That’s not a bad war chest – and just think of the effect on Labour’s voters! Knowing that their MPs are unwilling to take home more than the average income earner. That they’re prepared to give up two-thirds of their salaries to ensure that, come election time, the party of the workers stands a fighting chance against the party of the bosses. That they’re not just in it for the money, and the perks, and the power. What do you think that would do for building trust and identification?
“But, what person in their right mind would agree to that?”, I hear you say. “How could you possibly hope to recruit competent men and women to stand for Parliament on an offer of the average wage?”
There are two replies to that question. The first points to the quality of the current crop of MPs. These are the product of Labour’s current, utterly Byzantine, selection process. The cynical horse-trading that goes on, as one sector group deals with another to “get their candidate up”, not to mention the bare-faced corruption in the credentialing of selectors, makes FIFA look like a paragon of democratic probity. Who would be willing to say that, in every case, Labour’s current crop is worth $109,580 per year?
The second reply addresses the need to attract MPs whose overriding motivation is to make life better for ordinary working-class Kiwis. People who go into politics not because it offers them a long and lucrative career, but because there’s something they want to do. It could be in education, health, the environment or the workplace; the important thing is that, for this sort of politician, the goal is everything. All the other political stuff matters only insofar as it propels them towards the place where real and lasting change can be made.
Candidates with concrete goals should not have to win the backing of jealous sector groups, or secretive moderating committees, but only of ordinary party members, in an organisation-wide ballot – after the fashion of the Greens. Consider a candidate like Dr Liz Craig, who, alongside her husband, Dr David Craig, has fought to put an end to child poverty for close to ten years. Every delegate to Labour’s annual conference knows Liz and David – and what they stand for. If Liz’s name had been on a ballot paper sent out to every Labour Party member, she would be in Parliament today. Not for the money. Not for the power. But for the kids.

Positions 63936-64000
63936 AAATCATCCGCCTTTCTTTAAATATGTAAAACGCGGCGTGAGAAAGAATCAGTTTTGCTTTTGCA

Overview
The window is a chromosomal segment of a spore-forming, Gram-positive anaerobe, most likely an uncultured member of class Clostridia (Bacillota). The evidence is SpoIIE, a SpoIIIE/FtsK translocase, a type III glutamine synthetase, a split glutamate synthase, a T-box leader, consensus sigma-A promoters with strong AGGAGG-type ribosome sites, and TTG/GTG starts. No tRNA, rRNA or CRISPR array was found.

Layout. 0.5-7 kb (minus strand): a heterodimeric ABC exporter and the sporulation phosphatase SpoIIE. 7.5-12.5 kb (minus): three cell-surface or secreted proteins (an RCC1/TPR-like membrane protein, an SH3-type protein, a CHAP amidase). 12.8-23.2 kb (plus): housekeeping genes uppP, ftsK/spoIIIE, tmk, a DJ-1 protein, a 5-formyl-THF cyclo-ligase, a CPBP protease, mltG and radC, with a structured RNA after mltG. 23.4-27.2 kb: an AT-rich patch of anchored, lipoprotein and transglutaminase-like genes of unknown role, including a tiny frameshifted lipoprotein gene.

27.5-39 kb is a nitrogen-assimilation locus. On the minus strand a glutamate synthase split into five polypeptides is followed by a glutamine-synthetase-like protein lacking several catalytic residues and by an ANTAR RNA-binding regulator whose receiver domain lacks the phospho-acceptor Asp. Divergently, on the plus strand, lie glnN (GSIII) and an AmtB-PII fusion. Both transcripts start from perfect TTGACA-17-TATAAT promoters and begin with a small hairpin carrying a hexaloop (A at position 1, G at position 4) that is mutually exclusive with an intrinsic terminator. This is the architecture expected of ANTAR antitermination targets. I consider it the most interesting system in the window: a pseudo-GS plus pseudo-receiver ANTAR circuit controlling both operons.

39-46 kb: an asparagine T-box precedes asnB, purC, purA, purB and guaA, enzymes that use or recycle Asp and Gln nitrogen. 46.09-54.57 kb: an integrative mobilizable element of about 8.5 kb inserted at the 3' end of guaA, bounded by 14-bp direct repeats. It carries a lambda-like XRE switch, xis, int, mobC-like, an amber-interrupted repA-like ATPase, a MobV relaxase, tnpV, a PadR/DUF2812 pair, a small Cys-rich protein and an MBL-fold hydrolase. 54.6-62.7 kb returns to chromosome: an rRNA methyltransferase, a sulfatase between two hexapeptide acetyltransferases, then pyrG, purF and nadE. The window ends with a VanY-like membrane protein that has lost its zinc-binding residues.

And there would be more like Liz. A forestry worker, determined to introduce a world-beating health and safety regime, might be put forward by his union. A school principal, absolutely committed to the reform of our education system might throw her hat into the ring. Or, an aged care worker, dedicated to finally achieving equal pay for work of equal value. The list could easily be extended beyond the 120 parliamentary seats available.
And, as the membership and the public grew accustomed to a Labour Party made up of idealists and reformers, chosen transparently and democratically by those with the most to gain by empowering ideals and reforming this rotten economic system, then, very rapidly, Labour would, once again, look and sound like the workers’ party it was always intended to be.
This essay was originally posted on The Daily Blog of Tuesday, 9 June 2015.